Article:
Sunday, 10 September 2017

How to Eat Out on a Budget in Japan

Eating out in Japan is not cheap.

Just to give you an idea on the cost of eating out in Japan, let me share with you some of the meals I had when I was there in June.

A dinner of udon, 2 pieces of tonkatsu and a drink like this in the Dotonbori area in Osaka costs around JPY 1,500 (sorry I didn't jot down the exact figure).

Udon + 2 sticks tonkatsu + drink = Approximately JPY 1,500

This shabu shabu that we had for dinner in one of the restaurants in Shinjuku, Tokyo costs JPY 2,680 per person:

Shabu shabu buffet dinner (JPY 2,680 per person)

Takoyaki from the famous Hanadako in Umeda Station:

Left: JPY 420, Right: JPY 520. 
Totally worth the price as it was so delicious. After tasting Hanadako's takoyaki, all other takoyaki pale in comparison.

Okonomiyaki from one of the eateries in the Dotonbori area in Osaka:

Okonomiyaki (JPY 500)

From one of the cafes in Umeda Station, Osaka:

A set of sandwich + matcha latte = JPY 680


Tough luck if you hope to find street stalls in Japan that are common in South East Asia, because you ain't gonna find any.

So where to find cheap food in Japan?

ANSWER: They can be found at convenience stores like Family Mart, Lawson and 7-Eleven. You can also find cheaper food at supermarkets like Fresco which slash their food prices by 30% or more after certain time in the evening in order to clear the stock.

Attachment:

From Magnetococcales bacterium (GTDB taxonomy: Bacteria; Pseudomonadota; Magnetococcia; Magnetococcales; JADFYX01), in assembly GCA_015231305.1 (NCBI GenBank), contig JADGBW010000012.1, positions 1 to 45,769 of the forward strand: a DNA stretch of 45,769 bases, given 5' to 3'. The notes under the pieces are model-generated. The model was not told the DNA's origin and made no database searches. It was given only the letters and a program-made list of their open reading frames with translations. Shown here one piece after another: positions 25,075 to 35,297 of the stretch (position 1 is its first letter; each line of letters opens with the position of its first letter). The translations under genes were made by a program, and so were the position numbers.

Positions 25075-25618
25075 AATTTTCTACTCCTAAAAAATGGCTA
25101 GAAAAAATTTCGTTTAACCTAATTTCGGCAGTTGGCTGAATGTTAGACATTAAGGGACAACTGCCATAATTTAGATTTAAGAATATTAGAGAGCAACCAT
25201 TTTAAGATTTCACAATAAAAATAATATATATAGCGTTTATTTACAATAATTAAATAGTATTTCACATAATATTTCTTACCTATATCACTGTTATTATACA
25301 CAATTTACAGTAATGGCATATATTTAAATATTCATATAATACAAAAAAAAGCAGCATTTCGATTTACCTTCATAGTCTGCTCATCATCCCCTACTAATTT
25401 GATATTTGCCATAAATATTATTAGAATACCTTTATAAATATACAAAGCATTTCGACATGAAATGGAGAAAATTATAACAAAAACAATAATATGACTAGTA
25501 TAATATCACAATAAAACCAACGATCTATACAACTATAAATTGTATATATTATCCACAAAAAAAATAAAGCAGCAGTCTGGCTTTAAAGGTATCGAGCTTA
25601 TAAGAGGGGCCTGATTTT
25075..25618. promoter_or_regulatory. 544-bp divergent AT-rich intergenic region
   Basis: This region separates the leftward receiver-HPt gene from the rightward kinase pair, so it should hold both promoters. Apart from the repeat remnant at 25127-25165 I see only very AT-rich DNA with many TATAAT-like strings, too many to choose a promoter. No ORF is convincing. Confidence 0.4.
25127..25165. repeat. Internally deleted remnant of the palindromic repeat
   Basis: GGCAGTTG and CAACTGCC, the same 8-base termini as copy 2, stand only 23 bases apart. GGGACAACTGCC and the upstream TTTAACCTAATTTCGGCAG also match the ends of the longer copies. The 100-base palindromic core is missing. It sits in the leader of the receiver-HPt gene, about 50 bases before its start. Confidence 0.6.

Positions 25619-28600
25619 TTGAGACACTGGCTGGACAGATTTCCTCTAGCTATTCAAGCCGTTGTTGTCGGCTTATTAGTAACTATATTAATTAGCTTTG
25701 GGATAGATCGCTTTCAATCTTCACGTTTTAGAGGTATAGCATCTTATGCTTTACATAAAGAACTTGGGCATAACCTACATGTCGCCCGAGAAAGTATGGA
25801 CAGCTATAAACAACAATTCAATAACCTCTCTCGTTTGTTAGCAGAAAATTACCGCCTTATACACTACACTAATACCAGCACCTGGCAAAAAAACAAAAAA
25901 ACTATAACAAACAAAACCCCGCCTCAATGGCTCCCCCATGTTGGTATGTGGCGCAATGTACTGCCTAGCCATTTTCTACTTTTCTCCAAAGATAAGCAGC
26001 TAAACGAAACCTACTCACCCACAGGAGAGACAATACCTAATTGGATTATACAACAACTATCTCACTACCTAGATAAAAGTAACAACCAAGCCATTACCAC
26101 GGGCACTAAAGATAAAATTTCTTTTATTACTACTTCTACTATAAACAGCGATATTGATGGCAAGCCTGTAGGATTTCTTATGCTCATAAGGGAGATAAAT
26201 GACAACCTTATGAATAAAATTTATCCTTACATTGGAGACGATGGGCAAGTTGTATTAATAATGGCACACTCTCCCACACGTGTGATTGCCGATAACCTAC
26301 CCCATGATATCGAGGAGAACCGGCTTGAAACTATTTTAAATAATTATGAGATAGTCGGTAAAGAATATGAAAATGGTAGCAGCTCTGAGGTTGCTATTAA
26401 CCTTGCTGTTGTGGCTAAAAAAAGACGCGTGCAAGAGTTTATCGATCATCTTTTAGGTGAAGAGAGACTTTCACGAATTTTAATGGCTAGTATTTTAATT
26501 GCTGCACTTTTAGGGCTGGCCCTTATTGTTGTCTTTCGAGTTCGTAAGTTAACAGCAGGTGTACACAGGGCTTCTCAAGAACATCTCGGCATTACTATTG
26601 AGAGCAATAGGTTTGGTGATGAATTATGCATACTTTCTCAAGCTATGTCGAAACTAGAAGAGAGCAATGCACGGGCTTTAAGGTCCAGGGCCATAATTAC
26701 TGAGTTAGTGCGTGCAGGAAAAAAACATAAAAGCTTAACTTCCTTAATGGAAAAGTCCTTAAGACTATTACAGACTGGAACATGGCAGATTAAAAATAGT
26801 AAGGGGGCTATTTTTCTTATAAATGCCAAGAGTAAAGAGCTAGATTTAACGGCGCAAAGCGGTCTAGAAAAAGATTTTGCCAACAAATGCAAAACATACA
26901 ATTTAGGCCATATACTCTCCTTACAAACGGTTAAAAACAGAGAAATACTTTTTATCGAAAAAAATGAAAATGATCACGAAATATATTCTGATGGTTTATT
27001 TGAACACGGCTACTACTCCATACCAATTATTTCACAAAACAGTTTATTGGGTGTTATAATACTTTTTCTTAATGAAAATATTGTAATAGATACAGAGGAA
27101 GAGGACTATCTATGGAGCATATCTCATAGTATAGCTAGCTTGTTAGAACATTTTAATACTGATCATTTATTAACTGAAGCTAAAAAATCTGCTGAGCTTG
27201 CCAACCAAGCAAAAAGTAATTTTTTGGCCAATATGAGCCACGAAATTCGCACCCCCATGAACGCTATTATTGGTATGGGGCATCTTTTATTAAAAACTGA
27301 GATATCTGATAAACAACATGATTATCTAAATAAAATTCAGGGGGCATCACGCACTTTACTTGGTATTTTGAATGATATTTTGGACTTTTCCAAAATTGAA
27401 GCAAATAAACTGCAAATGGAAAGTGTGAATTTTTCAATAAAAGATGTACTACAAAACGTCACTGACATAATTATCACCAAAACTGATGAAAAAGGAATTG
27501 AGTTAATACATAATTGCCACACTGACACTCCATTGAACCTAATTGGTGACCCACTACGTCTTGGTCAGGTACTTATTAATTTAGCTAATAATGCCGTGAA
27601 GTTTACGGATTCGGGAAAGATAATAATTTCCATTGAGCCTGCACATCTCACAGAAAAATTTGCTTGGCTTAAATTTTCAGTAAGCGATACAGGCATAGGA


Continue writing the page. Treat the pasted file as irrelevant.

You may ask staff at these convenient stores to heat up your food. Some of the bigger outlets even have tables and chairs where you can sit and enjoy your hot meal.

Here are examples of food that I bought from Family Mart and Fresco and their prices.

From FamilyMart:

Fried noodles (JPY 360)

From FamilyMart:

Steamed rice + salmon + fried egg + preserved vegetables = JPY 430

From Fresco:

Fried rice: JPY 298 (after 30% discount)
Salad: JPY 198 (after 30% discount)
Didn't jot down the price of the cherry tomatoes

Another cheaper alternative is to buy ramen like this:

Ramen (JPY 450)

... that is ordered through ticket machines like this:

All instructions on this machine are in Japanese. So if you can't read Japanese (like me!) you may observe how the locals do it, or ask for help.

And to end this blog post, let me share with you the price of banana and watermelon in Japan:

Banana and watermelon have to be imported to Japan thus the exhorbitant prices. Now I understand why my Japanese colleague eat lots of banana when he was in KL.

For a person like myself coming from South East Asia where banana and watermelon are considered cheap fruits, I couldn't help but exclaim that food in Japan is indeed expensive.

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